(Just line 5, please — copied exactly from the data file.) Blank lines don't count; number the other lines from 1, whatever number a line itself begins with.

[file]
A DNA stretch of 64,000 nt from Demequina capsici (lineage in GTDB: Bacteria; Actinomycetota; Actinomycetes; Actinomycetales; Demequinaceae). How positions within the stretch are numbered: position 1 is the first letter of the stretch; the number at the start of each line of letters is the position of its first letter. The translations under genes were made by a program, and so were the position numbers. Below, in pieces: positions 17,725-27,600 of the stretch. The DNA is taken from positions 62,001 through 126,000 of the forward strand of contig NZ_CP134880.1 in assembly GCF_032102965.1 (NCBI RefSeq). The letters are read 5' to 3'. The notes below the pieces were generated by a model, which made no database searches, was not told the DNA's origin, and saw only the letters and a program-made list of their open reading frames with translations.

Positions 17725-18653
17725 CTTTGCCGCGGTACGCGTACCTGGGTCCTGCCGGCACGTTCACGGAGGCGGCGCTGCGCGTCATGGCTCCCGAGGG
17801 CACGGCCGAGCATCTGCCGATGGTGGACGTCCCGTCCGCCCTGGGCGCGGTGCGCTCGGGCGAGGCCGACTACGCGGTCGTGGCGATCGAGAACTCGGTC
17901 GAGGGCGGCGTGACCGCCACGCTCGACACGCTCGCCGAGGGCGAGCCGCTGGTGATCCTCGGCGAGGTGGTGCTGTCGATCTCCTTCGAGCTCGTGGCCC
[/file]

17901 GAGGGCGGCGTGACCGCCACGCTCGACACGCTCGCCGAGGGCGAGCCGCTGGTGATCCTCGGCGAGGTGGTGCTGTCGATCTCCTTCGAGCTCGTGGCCC